Woman with cleaning gear in her home

If you’re spending more time at home, there are plenty of things you can do to care for your house and its systems. We asked our licensed technicians for expert tips on what homeowners can do make sure everything is in tip-top shape. In part one of this two-part series, we shared five of the tips. For more, keep reading to learn how you can help maintain your home in Central & Eastern PA.

5 Tips Infographic Part 2

Why is Home Maintenance Important in PA?

Proactive maintenance can save you time and energy, especially when it comes to seasonal checkups. Since spring can bring on some wild weather and you may be firing up systems that haven’t seen much action through the winter, it’s smart to check on certain parts and devices around your home. Here are five things to consider:

1) Check Smoke Detector Batteries and Thermostat Batteries

Make sure your smoke detectors and thermostat are fully charged so they can operate properly. Here are a couple of tips to keep these devices running well.

When to change smoke detector batteries?

You should change your smoke detector battery at least once every six months.

After making the change, you can test your smoke detector by pressing and holding on the test button until you hear the alarm. You should test your smoke detector at least once a month to ensure the batteries are still working.

When to change thermostat batteries?

You should change your thermostat battery at least once a year, and check on your thermostat battery level at least once a month. When your thermostat is low on battery, you’ll see a low-battery symbol on your system’s display, so keep an eye out for that each month.

2) Prepare your Condenser Unit for its Annual Cleaning

As summer approaches, you’ll need to kick your air conditioner back into gear after its winter hibernation. To prepare your air conditioning system for hot and humid days, make sure to perform an annual cleaning of your outdoor condenser unit.

Before you have an HVAC specialist come out, prepare your condenser unit and make sure it’s accessible. Clear any shrubs or debris away from the area (at a three-foot radius) of your unit to give your technician plenty of space to do their job.

3) Test your Outdoor Faucets

Over the course of the winter and spring seasons, your outdoor faucets are exposed to colder temperatures. This exposure can cause your pipes to freeze and harm your plumbing system.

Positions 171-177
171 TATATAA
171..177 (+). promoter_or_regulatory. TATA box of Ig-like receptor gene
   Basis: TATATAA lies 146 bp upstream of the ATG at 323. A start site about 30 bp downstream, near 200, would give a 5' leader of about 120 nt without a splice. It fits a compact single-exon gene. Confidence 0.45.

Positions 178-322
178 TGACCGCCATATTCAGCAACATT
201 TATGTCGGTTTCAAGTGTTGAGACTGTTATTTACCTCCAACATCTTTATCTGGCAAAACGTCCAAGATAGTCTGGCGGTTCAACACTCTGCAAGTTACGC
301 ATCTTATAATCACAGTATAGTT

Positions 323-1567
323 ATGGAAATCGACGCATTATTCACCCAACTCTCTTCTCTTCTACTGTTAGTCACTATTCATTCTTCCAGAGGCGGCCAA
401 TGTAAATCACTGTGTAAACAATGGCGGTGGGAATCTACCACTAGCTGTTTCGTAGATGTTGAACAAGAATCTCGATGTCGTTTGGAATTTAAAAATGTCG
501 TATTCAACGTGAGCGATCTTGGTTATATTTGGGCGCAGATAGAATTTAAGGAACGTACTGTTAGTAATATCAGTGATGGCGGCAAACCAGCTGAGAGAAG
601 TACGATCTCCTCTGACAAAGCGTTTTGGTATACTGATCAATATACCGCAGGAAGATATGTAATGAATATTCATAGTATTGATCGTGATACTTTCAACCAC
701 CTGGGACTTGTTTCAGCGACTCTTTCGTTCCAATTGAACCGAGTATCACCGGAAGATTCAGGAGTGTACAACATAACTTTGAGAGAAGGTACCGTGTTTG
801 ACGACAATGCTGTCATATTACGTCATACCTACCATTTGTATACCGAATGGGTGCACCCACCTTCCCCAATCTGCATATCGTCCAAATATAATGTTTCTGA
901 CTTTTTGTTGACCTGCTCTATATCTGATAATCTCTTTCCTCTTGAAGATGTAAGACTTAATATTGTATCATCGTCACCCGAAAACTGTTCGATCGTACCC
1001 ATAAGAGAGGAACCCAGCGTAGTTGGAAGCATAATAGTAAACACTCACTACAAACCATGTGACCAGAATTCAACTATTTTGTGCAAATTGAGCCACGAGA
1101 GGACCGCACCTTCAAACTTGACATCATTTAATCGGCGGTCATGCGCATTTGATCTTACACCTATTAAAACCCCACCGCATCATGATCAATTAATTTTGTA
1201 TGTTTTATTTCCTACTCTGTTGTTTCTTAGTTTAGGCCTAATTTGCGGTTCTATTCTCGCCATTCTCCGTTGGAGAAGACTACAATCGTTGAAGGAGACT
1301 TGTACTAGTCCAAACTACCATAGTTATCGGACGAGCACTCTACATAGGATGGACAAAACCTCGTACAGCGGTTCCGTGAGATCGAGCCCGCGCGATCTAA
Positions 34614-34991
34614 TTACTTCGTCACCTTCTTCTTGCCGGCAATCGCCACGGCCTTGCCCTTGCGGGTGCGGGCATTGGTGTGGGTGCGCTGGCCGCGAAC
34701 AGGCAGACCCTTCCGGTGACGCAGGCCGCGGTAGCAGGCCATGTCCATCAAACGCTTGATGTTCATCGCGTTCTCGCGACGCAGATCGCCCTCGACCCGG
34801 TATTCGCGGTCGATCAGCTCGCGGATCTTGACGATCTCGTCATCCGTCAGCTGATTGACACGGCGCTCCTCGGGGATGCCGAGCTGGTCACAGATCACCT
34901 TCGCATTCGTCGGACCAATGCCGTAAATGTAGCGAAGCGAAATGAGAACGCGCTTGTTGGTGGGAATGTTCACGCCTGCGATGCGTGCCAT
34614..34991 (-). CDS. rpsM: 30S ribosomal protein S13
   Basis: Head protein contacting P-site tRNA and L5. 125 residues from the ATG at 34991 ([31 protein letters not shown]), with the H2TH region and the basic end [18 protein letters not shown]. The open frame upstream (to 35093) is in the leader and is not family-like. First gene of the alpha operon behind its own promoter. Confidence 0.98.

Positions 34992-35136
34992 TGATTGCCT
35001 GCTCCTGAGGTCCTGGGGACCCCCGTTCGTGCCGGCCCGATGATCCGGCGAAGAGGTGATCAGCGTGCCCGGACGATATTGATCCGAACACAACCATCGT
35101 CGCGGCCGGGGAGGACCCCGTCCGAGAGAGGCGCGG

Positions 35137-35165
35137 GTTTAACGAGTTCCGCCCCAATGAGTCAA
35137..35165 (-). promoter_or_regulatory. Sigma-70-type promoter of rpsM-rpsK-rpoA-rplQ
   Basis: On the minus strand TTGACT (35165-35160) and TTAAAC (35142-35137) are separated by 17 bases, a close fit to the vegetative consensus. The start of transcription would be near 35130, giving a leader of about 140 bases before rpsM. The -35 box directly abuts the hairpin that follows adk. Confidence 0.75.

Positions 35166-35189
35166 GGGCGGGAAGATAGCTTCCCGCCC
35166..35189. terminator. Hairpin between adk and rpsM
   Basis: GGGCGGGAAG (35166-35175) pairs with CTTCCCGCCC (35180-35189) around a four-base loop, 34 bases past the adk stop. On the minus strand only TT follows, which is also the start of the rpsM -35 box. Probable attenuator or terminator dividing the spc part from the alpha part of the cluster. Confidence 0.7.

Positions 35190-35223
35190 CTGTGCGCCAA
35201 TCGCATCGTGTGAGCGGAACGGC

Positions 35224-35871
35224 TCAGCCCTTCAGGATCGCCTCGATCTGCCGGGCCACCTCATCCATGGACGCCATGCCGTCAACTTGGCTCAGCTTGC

When spring and summer approach, it’s important to check your pipes to make sure they survived the winter with little to no damage. Open the taps on all of your outdoor faucets to see if water flows – if it does, you’re good!

If water isn’t flowing freely from your faucet, your pipes may have frozen over the winter. Call on Haller’s plumbing services today to fix your pipe issues.

4) Inspect your Water Heater for Leaks and Rust

When it comes to water heater maintenance, there are two important items to keep in mind: leaks and rust. These are two key signs of a deteriorating or inefficient water heater.

Take a trip down to your basement or storage room to check on your water heater. Visually inspect your unit from top to bottom for any signs of leaks or rust.

Water heater leaking?

A leak can indicate a number of issues with your water heater, ranging from old age to a loose connection, a faulty valve, and more.

Water heater rust on top or bottom?

Rust on your water heater may indicate signs of corrosion from mineral buildup. Corrosion can wreak havoc on your water heater, and the more it corrodes, the less efficient it becomes.

Rust can be a bigger issue — and bigger fix — than you might imagine. If you’re experiencing either of the issues listed above, call one of our plumbers or technicians today so they can inspect your water heater and repair or replace it.

5) Locate Your Main Water Shut Off Valves

Your main water shut off valves control your home’s water flow. It’s important to know where these valves are located so you can shut them off immediately once you notice any major leaks from anywhere in your home.

Where to find the water shut off valve?

There’s one water shut off valve located inside your home and one on your water heater itself. The one inside your home can be found along the perimeter of your house where water enters from outside. If you have a basement, that’s likely where you’ll find it. You can also control the main water supply from the valve located on your water heater.

Individual systems also have shut off valves. Should you need to, you can locate shut off valves behind, below, or attached to your toilets, sinks, washing machines, and other appliances.

If any issues arise while you’re poking around your home systems, Haller offers virtual sessions with expert technicians through HomeX Remote Assist. For our Haller One Call Club members, your first call is free! Our trained Remote Assist experts can help answer your questions and guide you to a solution over the phone or through video chat, so we only send a technician to your home if it’s absolutely necessary.

If you’re a Haller One Call Club member, remember to schedule your maintenance visit – it’s a complimentary service for members! Customers who aren’t members can also schedule their visit today.

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